During my late twenties and early thirties, I worked at a gym. It was a fantastic job for me, particularly at that time in my life. My kids were small and leaving them with my husband a few times a week so I could have grown up conversation and make a little money was a nice break.
I worked a set schedule every week, so it didn’t take long to learn the routines of our members. On Monday mornings, I knew the arrogant swim coach would be standing at the door waiting for me to open the club. On Wednesday evenings, after 6 o’clock, the effervescent sleep doctor would smile his way in, all kindness and gratitude. On Fridays, the basketball boys would come in, as would the woman who always read a new library book on the recumbent bike for exactly 30 minutes.
Humans are creatures of habit. I learned this in motherhood, first and foremost, but seven years working at a gym reinforced this lesson all the more.
But as much as we humans like our routines, we also like a challenge. The annual challenge the gym hosted was more popular than the first two weeks of January, when resolution makers would pour in, pump iron in quantities beyond their capabilities, and then fizzle out. Why? Because the challenge was well-defined, short term, and with a little extra effort, it was achievable. Do the specified activity for a set number of days and you win the right to say you did the specified activity for a set number of days.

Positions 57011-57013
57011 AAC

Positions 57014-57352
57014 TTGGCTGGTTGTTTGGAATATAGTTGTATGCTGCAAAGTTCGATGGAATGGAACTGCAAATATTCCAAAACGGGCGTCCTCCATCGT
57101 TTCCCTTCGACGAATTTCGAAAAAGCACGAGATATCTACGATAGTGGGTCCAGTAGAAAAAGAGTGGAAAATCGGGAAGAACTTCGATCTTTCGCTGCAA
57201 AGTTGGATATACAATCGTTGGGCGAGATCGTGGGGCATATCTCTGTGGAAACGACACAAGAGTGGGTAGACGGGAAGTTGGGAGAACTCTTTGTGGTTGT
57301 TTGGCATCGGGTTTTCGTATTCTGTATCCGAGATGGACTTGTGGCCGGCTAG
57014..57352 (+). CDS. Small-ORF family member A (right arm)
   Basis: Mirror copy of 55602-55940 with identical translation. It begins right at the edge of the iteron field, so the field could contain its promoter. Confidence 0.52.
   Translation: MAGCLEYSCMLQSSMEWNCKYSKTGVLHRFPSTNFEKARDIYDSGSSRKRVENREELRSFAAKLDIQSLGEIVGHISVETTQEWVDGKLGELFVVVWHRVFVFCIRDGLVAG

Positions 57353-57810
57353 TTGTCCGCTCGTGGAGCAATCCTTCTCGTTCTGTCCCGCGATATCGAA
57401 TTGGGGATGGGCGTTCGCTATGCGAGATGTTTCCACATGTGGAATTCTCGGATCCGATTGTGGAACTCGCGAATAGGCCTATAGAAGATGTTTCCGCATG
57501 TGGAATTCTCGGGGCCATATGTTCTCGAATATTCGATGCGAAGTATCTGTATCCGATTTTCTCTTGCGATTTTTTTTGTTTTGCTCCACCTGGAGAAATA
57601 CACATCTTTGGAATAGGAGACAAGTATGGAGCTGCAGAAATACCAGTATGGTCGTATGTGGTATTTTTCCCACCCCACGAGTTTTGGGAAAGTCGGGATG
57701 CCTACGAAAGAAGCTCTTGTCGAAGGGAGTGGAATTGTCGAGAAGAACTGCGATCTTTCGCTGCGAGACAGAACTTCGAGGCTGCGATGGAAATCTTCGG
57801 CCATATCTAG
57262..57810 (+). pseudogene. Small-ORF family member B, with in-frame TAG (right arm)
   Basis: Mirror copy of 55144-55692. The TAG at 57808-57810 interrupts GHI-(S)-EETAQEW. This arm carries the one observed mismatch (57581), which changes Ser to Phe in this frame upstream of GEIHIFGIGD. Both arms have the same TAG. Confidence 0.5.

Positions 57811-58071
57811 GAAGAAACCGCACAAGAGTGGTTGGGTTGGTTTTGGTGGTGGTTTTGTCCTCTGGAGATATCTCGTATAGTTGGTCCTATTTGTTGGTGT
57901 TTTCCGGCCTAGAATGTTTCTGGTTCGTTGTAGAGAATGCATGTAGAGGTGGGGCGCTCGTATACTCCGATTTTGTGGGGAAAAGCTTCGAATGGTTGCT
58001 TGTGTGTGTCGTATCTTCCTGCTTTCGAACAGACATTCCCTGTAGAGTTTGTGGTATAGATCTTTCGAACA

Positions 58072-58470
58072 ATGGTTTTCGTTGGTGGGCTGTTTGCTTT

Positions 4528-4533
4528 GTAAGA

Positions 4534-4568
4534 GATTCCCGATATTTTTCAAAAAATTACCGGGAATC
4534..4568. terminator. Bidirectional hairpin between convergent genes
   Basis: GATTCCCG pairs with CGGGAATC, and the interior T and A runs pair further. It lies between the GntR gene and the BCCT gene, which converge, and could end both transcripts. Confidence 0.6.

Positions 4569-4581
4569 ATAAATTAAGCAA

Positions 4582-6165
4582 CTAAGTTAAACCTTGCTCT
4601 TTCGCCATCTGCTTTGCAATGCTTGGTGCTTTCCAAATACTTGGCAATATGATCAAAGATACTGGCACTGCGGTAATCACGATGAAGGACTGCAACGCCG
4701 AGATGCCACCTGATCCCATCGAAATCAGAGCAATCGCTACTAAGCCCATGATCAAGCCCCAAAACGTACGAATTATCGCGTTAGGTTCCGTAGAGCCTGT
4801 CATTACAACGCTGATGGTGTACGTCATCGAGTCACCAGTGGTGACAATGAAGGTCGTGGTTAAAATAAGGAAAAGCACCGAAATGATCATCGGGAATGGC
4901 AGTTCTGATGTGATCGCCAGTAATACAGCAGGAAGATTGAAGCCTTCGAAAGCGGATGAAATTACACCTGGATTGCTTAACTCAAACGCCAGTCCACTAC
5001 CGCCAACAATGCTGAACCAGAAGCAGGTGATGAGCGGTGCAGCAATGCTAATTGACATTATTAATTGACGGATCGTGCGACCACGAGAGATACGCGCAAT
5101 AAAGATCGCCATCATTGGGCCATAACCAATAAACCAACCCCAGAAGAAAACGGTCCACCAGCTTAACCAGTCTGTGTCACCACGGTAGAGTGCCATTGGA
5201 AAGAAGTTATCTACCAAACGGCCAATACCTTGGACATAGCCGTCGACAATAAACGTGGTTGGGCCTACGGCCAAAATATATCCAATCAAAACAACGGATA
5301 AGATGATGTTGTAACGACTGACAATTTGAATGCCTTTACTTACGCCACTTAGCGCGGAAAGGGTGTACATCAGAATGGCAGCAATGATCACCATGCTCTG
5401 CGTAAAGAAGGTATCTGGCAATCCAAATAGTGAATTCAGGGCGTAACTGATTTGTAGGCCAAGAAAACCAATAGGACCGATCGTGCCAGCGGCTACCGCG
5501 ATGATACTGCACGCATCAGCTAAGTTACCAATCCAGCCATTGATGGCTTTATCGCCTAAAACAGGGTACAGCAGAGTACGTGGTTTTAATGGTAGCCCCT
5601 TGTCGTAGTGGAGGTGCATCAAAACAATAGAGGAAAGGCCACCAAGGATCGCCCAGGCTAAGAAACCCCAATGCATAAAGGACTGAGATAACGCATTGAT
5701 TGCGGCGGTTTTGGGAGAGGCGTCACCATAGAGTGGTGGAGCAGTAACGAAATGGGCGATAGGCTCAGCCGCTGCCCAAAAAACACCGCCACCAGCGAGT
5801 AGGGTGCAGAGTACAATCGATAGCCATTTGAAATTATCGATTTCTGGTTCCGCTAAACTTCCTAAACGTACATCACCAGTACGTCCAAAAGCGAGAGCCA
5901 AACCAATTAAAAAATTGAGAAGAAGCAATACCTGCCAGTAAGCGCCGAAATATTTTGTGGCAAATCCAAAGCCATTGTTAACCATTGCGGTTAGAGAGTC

Routine is good for us. Challenges are good for us.
The season of Lent blends both, giving our souls 40 days to reset. We may slow down our faith routines or change them, or we may challenge ourselves to go without something so we can stretch our understanding of who God is and how to trust Him more. Lent is a challenge with more benefit than bragging rights. Because when I reflect on the love of Christ’s sacrifice and the hope of His resurrection, one thing becomes perfectly clear: the gospel is indeed Good News. I can’t sit still on it and do nothing. I have to respond with faith that moves, trusts, and shares. Always a challenge.
That’s where I’m at this season. I’m not wildly disobedient and I’m guessing you aren’t either, but sometimes my faith is tepid. Hesitant. I sit still too long, get stuck reflecting rather than moving. When I’m challenged to trust and take action, I want to accept that challenge every single time. So this is my prayer for Lent 2021:
“Lord, remind me You are enough. Remind me all You provide is enough. And remind me I am enough for the purposes You have planned for me.”
During Lent, we’ll take a look at the reasons why we sit still, the challenges that prevent our faith from moving, and ways to overcome these obstacles so we can live like we believe Christ’s love and salvation really are as extravagant as we say they are.
What routine or challenge have you committed to for Lent this year? Share it in the comments. And as always, One More Truth is for everyone, so if a post resonates, share it freely!